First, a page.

Eval and HTML streams

Z-machine uses two to four streams, depending on the version. Stream 1, for example, is the story text output. Dannii Willis’s Z-machine 1.2 spec adds stream 5, the JavaScript eval stream, which lets the story file give JavaScript instructions to the interpreter. Essentially whatever the interpreter finds coming from stream 5 it evaluates as JavaScript. (Big thanks to Dannii who has also made an implementation of the eval stream in Parchment. Since the feature was ready-made, it cut down Vorple’s development time by months, and makes the story files compatible with other interpreters which I initially thought was not possible or feasible.)

In addition to the JavaScript stream, there has to be a way to add HTML elements inside the story text so that text can be manipulated and styled as necessary. The preview adds stream 6 which accomplishes this, although it’s not an optimal solution by any means: by sending for example string div transient info to stream 6 the interpreter understands the first word as the element’s name and the rest of the string as its classes and closes the tag immediately. The example string would become element <div class="transient info"></div>. Content to the element can be added with the JavaScript stream.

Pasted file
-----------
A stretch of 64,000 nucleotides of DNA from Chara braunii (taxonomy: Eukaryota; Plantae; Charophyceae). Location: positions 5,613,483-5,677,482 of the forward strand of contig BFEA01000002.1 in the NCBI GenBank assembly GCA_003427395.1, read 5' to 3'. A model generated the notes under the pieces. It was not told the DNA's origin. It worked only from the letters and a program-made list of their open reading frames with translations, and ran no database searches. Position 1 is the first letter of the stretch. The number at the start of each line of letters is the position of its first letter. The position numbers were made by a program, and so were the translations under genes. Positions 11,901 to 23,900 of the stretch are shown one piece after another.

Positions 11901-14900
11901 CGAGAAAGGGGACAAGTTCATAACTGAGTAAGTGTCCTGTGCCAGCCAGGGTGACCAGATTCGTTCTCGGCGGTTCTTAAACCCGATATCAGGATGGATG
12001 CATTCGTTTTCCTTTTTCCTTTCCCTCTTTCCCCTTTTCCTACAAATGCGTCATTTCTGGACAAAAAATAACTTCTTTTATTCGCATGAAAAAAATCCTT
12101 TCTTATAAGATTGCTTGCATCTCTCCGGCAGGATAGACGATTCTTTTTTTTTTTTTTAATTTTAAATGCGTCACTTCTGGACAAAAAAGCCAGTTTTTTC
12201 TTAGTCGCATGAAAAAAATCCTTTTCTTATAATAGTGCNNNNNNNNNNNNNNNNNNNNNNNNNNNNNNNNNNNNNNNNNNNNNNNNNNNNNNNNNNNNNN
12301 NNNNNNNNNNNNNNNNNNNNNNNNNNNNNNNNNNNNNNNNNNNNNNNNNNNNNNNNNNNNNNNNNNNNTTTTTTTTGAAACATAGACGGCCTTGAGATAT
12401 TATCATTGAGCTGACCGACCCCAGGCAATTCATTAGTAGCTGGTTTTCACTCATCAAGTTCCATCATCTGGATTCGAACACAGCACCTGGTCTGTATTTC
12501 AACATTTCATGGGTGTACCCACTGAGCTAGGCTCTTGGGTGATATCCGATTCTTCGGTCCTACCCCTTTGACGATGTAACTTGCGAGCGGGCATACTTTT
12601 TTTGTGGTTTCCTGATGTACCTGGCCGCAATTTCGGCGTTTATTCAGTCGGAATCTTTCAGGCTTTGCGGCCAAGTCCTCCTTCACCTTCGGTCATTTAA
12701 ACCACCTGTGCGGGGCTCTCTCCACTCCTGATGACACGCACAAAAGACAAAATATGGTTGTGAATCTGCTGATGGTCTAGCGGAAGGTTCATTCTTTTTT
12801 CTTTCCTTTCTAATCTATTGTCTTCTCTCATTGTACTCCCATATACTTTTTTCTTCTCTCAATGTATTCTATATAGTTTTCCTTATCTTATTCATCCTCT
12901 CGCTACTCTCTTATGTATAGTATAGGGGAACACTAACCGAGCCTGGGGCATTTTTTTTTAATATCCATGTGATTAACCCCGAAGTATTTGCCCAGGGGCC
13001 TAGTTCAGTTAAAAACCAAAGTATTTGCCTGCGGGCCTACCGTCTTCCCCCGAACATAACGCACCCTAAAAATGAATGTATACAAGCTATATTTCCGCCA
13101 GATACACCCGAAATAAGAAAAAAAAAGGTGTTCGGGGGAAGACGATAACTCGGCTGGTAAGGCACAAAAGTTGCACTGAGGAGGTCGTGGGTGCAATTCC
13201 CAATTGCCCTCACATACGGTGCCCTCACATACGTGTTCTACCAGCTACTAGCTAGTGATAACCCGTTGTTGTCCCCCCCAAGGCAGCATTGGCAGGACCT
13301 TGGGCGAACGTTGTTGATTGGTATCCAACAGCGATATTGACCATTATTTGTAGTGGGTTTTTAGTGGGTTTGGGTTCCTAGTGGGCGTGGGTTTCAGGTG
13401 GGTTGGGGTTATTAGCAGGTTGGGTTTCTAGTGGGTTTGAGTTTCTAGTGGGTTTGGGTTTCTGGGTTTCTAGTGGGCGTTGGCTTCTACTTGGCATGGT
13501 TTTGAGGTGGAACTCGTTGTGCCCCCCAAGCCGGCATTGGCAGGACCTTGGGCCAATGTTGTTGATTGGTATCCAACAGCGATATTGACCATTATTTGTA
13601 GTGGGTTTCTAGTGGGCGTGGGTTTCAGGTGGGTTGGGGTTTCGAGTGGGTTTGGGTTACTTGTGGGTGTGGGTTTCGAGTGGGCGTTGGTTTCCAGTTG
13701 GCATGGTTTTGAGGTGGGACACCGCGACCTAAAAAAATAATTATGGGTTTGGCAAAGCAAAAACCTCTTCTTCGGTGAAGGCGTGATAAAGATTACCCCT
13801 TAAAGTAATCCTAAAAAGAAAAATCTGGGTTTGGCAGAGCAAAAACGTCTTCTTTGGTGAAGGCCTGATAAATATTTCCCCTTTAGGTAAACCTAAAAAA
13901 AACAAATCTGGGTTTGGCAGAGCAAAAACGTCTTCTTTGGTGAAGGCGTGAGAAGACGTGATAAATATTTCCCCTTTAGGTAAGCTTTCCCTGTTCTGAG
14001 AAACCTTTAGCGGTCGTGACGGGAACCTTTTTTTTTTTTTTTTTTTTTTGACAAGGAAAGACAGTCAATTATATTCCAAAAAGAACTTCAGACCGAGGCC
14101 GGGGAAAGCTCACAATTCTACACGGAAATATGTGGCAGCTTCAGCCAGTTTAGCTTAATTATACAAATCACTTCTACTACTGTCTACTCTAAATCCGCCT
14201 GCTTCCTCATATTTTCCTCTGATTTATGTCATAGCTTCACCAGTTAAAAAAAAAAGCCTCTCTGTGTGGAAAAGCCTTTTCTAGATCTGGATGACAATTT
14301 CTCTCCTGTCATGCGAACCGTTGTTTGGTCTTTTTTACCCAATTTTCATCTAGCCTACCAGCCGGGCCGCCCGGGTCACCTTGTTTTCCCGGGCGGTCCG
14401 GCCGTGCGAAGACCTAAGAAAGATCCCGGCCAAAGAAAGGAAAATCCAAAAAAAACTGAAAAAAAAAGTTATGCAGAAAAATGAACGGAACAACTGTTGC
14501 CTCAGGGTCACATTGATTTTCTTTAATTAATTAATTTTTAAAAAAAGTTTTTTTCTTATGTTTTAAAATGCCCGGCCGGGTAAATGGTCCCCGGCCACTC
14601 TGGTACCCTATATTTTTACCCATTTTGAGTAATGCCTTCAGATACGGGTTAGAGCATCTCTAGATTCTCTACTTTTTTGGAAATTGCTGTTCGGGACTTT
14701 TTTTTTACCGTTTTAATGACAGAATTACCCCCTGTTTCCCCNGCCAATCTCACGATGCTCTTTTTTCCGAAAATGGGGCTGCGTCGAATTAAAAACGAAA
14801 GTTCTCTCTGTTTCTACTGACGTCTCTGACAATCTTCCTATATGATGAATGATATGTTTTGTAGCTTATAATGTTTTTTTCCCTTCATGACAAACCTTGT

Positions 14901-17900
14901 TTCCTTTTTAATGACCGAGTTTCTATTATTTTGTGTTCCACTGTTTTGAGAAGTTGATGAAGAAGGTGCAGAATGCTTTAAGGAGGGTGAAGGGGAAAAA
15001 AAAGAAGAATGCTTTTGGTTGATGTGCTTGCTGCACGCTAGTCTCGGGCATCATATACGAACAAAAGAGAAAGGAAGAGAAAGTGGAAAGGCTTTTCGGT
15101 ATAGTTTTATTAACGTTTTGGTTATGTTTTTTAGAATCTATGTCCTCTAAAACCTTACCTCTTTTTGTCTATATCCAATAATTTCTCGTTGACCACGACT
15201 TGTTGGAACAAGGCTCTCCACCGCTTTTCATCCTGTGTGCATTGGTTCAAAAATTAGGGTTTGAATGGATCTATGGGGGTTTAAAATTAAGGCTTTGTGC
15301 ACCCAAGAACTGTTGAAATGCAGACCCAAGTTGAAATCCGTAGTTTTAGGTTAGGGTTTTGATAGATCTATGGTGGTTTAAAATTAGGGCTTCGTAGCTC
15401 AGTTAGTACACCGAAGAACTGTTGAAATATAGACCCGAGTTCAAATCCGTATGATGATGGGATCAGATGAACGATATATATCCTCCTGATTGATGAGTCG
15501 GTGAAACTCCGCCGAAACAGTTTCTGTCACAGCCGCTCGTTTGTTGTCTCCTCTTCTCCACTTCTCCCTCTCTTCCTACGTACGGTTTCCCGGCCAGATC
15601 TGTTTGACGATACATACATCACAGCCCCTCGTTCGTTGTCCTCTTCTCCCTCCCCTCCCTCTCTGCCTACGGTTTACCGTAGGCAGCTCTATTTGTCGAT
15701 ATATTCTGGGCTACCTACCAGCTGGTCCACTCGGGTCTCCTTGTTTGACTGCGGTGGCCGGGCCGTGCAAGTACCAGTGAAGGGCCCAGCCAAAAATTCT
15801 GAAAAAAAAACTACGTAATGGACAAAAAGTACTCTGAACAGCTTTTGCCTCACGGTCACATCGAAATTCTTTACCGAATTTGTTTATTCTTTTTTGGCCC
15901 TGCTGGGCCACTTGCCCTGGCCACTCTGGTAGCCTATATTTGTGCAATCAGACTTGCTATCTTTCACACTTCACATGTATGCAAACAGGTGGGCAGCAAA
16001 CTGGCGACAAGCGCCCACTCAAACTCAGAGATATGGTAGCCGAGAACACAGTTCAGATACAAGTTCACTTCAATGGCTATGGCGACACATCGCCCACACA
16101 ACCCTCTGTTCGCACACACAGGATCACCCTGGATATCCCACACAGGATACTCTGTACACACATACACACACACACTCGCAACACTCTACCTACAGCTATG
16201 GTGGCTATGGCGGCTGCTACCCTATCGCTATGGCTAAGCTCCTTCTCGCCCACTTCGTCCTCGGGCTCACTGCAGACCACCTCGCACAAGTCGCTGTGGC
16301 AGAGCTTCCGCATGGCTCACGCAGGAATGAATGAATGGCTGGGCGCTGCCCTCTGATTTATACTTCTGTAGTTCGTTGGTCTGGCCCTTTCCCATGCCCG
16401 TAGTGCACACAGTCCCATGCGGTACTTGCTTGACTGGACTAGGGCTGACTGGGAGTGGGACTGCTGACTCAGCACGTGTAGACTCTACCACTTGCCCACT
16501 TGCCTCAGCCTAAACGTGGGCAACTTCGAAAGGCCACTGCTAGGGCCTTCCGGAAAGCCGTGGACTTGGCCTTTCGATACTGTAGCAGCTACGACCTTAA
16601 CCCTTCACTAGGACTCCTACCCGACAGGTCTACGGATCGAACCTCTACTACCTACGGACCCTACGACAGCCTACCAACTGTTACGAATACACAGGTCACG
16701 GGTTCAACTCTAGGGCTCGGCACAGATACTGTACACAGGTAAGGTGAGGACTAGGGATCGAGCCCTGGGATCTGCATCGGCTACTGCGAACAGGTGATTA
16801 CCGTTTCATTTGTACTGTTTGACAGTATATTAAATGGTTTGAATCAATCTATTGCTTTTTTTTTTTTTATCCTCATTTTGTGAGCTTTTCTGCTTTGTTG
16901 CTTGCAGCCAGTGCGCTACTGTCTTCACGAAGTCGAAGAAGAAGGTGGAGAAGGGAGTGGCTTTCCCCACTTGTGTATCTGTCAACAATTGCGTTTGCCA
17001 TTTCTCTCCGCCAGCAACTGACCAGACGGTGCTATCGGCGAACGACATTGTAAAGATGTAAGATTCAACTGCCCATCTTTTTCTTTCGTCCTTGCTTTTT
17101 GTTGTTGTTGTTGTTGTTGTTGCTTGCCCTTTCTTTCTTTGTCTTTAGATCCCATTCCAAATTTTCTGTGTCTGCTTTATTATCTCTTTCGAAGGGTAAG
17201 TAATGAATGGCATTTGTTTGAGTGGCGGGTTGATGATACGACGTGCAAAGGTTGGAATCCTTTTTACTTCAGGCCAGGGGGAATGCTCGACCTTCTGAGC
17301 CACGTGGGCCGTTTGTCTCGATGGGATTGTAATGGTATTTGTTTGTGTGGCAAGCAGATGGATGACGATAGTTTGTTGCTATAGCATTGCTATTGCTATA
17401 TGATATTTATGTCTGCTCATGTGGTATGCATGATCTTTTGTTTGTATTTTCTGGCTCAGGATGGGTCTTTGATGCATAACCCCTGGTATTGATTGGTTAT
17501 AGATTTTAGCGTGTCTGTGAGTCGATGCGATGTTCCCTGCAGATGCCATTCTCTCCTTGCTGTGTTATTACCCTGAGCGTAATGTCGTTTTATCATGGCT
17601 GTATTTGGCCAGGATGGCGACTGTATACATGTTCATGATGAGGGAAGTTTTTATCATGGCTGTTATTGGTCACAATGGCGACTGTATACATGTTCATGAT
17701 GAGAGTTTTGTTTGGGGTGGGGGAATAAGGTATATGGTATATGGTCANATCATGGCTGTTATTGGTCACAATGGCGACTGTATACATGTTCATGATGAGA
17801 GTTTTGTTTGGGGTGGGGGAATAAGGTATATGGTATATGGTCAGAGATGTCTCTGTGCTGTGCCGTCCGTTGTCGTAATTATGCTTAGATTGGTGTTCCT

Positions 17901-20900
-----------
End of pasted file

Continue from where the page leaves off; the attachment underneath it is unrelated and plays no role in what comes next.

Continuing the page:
The JavaScript can be any valid JavaScript (at least at this point) or Vorple functions. Authors can also make their own story-specific Vorple modules, as demonstrated with this module used by the preview story’s alarm clock.

As mentioned in the previous post’s comments, the Glk Stylesheets specification determines how things will look like in the future. The Z-machine implementation should match the Glk specification as closely as possible, or at least the Inform syntax should be identical. This also means that Vorple will not support Glulx until Parchment has native support for Glk stylesheets.